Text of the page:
17 April 2010

will grayson, will grayson by John Green & David Levithan

will grayson, will grayson is not for the faint of heart. If you like your teen lit clean and unchallenging, please do not choose this book for your Saturday afternoon.

Will Grayson is kind of your average high school boy, though maybe on the dorkier-side of average, except that he has a BIGGER-than-average best friend. Will's best friend, Tiny Cooper, is larger than large and gayer than gay. And he is aiming to write, produce, and star in his own high school musical, Tiny Dancer: The Tiny Cooper Story, (and co-starring Phil Wrayson). Will Grayson has two interests in life: good underground music and Jane (maybe); and two rules in life: Shut up. and Don't Care.

will grayson has never heard of Will Grayson or Tiny Cooper. when he's not online with Isaac, will spends most of his time trying to make sure that his best friend Maura knows that he's not interested in her that way without hurting her feelings -- more because he has no other friends than because he cares overly about Maura's feelings. will grayson likes almost nothing, least of all himself.

When lives collide, new worlds open for everyone involved. Filled with heartbreak, heart-to-hearts, and breakthroughs, this story is mostly about love, but not like you've ever seen it before. Recommended to all older high school readers -- gay or straight, big or small, boy or girl. John Green and David Levithan are a dream team.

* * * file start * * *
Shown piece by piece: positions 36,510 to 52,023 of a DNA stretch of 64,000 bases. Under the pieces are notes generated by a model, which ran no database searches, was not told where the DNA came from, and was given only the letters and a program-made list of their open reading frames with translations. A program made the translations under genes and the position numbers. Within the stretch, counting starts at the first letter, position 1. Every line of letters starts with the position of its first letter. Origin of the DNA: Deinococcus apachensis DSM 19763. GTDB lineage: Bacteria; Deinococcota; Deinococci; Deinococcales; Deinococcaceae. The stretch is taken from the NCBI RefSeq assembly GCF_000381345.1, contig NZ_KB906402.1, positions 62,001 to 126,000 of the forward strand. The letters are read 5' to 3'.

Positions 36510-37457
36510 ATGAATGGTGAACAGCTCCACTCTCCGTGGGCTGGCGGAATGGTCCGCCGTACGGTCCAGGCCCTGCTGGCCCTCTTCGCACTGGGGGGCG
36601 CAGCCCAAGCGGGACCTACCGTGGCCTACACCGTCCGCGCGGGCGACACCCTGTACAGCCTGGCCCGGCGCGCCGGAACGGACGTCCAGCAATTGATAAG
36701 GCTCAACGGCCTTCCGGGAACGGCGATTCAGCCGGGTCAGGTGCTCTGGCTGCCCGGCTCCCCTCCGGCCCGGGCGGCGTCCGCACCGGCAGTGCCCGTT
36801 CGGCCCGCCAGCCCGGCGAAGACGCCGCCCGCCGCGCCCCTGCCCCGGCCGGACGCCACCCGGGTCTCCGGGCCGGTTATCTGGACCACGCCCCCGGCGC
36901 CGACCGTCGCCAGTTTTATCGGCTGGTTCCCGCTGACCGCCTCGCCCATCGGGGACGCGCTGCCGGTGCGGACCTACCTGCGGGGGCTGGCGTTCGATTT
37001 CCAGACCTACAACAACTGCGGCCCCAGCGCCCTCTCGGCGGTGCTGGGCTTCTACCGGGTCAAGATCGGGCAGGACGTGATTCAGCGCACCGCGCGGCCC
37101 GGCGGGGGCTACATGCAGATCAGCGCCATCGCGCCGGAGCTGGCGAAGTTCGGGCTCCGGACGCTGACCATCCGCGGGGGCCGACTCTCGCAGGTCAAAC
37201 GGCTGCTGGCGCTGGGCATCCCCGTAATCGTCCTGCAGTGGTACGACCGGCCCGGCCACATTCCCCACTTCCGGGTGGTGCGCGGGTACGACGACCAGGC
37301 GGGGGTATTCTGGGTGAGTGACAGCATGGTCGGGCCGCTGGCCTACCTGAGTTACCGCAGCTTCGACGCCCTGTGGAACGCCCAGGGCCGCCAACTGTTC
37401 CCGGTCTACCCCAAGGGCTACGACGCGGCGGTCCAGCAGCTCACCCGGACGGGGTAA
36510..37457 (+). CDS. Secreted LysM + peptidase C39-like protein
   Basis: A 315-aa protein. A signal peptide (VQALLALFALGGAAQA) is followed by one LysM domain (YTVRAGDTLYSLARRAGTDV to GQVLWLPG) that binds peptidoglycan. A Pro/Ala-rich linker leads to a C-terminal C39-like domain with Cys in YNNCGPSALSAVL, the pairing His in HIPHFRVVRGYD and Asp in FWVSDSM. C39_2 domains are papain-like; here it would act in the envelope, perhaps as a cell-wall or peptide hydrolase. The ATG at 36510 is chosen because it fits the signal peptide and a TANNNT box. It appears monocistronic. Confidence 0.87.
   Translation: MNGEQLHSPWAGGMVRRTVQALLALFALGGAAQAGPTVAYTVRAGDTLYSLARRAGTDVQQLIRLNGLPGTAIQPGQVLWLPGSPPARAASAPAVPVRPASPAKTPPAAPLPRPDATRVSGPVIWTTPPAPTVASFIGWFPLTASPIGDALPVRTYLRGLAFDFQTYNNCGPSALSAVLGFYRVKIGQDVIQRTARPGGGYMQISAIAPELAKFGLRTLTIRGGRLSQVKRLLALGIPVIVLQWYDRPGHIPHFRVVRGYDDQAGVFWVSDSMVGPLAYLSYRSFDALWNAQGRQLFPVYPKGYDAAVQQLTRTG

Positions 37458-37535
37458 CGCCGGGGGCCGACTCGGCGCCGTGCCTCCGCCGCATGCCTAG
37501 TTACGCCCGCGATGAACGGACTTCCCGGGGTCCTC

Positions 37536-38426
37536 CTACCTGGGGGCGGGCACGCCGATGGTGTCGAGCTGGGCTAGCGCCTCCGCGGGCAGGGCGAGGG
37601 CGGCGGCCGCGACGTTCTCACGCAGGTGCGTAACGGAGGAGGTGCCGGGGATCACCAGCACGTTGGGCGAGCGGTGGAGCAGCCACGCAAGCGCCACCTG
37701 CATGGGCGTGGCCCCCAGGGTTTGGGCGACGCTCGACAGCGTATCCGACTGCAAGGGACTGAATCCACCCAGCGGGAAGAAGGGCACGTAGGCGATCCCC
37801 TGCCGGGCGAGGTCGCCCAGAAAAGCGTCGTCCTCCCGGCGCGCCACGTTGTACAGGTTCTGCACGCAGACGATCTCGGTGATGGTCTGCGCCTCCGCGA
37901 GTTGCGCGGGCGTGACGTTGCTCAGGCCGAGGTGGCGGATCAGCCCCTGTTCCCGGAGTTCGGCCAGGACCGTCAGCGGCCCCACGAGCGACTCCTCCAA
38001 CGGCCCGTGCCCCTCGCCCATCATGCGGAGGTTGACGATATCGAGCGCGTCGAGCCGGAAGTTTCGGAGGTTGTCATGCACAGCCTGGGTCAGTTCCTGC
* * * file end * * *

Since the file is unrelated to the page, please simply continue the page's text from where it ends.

Call number: YA GREEN

Reviewed by kate the librarian.

14 April 2010

NLW Teen Poetry Contest -- First Place!

Thank you to 25 young writers for submitting entries to the Third Annual National Library Week Teen Poetry Contest at Franklin Lakes Library! And the winners are . . .


It's been a long time
Since the old man lifted his eyes
His gaze has been shifted to the city's demise.
His name has been stripped of value and lore.
Despite the lives they have cost once before,
His words have been muted by the frenzy of war.
His face is a parchment of creases of time
His palms have a vision, patterned by line.
It is not he who is blind, reader, it's you,
Unable to tell the false from the true.
The man can predict the motion of skies,
You are defenseless in History's eyes.

written by Sasha, age 15, Indian Hills High School

NLW Teen Poetry Contest -- Second Place!

The emptiness that surrounds,
It fills me up
with nothing
where something once was.
What do you do
when you are plunged into darkness?
Watching the last sliver of light
escape beyond our grasp?
The emptiness takes over.
How can I bear it
until the door opens
and the light returns?
I cannot.
I will not!
The waiting... the anticipation
battles with the raging emptiness
It is the emptiness that surrounds,
that fills me up
with nothing
where something once was.
written by Ariana, age 13, Franklin Avenue Middle School

NLW Teen Poetry Contest -- Third Place!

Winter Tree
The bare trees hold themselves up straight
But occasionally shiver in the cold.
They sway back and forth
As the breeze tickles their exposed arms.
They shake like a dog that is soaking wet
That just escaped from falling in the pool.
They stand in one place reaching for the sun,
Anticipating grabbing some warmth.
The wind sounds like a flat music note
Swiveling and scurrying between each branch
The powerful whisper vibrates along the trees